Track six is the album’s third single, “Me So Bad” featuring Ty Dolla $ign and French Montana. Unfortunately, the track is the lowest point of the album, specifically because the song doesn’t include enough of Tinashe. She only has one verse and the rest of the song gets hijacked by Ty and French. The song would have been much better had it only included Tinashe and Ty, but the addition of French lowers the quality of the song. Despite this, the track will most likely be a favorite for those who wanted a Popnashe-dominant album. The track sounds similar to the tropical-dance elements of Rihanna’s “Work” and Major Lazer’s “Run Up.”
The album’s seventh track is an interlude called “Ain’t Good For Ya.” It was originally a full song that was only a minute and thirty seconds long, but Tinashe cut it down to an interlude so that fans wouldn’t be angry at such a short track. Like “Ooh La La,” the interlude is a sexual song, with plenty of dance value, even if it’s just for one minute. Tinashe whispers, “I’m not your one girl / Why don’t you come out and play? / Higher, higher / They don’t ever say no, to me, yeah / They don’t ever say no, to me, yeah / It ain’t good for ya.”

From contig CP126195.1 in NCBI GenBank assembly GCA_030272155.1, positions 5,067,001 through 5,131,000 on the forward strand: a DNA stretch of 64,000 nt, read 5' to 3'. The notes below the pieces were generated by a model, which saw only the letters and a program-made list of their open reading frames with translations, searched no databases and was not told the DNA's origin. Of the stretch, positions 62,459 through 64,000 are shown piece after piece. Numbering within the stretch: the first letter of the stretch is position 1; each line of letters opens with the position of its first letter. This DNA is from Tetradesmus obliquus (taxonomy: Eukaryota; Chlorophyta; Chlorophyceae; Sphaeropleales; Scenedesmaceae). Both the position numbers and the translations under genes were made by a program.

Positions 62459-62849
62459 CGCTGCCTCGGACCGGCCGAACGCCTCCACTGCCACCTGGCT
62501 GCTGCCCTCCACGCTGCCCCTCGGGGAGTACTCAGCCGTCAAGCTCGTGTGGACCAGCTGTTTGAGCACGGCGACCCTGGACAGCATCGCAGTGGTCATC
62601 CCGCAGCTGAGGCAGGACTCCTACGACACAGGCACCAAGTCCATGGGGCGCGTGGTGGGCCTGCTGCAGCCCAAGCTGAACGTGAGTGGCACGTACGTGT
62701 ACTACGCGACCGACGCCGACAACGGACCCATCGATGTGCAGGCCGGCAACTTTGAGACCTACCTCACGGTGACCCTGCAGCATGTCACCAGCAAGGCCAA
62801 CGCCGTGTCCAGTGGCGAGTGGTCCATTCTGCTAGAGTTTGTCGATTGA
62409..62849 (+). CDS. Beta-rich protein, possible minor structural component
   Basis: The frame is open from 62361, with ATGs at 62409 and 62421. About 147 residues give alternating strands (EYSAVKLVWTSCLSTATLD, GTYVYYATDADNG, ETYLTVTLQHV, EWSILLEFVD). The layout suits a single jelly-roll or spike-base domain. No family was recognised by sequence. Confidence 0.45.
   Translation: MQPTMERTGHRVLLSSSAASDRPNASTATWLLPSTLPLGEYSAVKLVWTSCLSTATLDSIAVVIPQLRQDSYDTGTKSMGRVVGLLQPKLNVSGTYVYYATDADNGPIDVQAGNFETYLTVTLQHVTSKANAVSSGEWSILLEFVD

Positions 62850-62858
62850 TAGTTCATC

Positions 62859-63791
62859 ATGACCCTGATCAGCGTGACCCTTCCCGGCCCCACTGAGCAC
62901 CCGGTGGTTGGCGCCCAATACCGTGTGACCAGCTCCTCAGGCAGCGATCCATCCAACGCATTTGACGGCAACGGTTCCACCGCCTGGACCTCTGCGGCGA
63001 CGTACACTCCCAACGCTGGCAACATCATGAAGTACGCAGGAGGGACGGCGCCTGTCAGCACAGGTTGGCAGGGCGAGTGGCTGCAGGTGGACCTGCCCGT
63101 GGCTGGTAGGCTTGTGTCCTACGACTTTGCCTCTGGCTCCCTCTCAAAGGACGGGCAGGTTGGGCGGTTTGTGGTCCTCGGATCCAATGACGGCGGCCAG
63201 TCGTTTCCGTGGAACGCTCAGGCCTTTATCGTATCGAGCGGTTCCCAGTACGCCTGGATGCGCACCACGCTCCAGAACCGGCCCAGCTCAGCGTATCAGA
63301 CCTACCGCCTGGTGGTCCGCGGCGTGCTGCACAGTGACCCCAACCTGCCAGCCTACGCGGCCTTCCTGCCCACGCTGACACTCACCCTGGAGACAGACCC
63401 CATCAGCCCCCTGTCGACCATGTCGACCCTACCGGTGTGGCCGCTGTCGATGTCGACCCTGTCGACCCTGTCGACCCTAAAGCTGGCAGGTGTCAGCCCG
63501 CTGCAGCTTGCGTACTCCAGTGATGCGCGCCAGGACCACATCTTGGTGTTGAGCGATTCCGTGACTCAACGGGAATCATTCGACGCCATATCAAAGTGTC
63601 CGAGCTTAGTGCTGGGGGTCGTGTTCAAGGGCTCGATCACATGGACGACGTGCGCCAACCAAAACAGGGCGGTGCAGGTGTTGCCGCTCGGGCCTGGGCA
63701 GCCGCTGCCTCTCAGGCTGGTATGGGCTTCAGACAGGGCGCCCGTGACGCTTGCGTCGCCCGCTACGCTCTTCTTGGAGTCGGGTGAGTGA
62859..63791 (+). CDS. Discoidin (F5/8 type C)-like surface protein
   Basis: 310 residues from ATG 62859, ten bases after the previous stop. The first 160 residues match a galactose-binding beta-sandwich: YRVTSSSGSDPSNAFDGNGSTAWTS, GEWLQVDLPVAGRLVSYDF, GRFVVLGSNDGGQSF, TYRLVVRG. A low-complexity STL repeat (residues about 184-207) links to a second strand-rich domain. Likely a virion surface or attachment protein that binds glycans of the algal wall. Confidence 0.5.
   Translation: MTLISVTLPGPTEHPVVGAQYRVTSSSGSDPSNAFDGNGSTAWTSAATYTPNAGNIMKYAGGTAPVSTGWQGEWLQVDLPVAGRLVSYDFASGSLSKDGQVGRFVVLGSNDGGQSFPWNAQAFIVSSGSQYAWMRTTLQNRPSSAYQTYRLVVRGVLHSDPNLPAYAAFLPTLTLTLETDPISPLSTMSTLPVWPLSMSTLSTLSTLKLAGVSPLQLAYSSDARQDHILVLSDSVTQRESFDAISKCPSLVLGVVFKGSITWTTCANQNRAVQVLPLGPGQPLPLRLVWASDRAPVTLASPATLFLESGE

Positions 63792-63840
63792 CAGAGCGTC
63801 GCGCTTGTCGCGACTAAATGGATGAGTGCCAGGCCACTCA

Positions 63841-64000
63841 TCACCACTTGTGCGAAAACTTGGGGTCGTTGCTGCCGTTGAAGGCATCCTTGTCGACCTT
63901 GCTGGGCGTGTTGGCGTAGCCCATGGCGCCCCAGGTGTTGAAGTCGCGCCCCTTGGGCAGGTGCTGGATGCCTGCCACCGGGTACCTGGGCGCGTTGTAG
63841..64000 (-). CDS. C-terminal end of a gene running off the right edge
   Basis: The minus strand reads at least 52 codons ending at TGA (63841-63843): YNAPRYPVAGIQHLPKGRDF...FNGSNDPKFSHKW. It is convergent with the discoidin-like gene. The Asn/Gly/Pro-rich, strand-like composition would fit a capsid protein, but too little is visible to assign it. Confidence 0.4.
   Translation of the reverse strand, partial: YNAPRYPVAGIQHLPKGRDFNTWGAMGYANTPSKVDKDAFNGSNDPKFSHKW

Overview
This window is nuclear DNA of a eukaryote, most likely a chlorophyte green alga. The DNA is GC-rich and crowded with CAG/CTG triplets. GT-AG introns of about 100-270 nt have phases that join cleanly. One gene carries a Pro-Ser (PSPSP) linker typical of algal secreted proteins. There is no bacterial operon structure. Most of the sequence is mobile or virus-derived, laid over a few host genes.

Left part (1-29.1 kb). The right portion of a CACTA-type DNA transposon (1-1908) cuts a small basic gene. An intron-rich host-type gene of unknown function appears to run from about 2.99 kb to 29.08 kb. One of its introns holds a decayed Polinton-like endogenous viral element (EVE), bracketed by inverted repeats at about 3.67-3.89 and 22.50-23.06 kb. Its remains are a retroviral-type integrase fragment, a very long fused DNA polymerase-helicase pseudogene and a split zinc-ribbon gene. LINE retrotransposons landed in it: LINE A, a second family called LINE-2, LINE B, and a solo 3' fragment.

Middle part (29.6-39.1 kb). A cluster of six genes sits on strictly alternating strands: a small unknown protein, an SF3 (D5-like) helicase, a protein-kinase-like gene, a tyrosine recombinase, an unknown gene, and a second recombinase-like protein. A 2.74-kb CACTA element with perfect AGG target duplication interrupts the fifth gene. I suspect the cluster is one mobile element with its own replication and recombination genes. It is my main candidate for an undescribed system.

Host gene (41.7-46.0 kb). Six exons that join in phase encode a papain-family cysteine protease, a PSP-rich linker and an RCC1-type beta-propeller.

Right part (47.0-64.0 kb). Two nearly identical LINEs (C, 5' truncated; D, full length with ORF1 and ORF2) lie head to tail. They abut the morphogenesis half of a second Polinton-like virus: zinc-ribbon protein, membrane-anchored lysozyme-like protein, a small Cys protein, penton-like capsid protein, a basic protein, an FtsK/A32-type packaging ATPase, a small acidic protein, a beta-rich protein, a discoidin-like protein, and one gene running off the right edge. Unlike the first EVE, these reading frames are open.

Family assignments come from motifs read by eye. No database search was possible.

The next track, “Stuck With Me” featuring Little Dragon is the second-best offering on Joyride. On the song, R&B and EDM crash into each other, making a product that has the potential to be a nightclub dance hit. The song is interesting because like “He Don’t Want It,” the production is very optimistic sounding. Despite the song’s energy, the lyrics are eerie, with Tinashe singing in her signature deep, breathy register, “I got little a feeling that you’re good for me / Never take a stand but you stood for me / I could build a team if you want to / Meet you in the city if you want to / I like your vision, I can see through / You be the lock I put my key through / I got an angel on my shoulder / But the devil keep me colder.” The song describes the uncertainty of young love, especially between two people who have complicated and conflicting personalities. They know that as a couple, the chances are slim, but they go through with it anyway because they are so drawn to each other that they are willing to take the risk. The chorus of the song is truly haunting, but in the most beautiful way: “I’m a trainwreck, I’m a car crash / But you’re shotgun, get an airbag / Get an ice pack for the weekend / Cause he stuck with me, I can feel it.”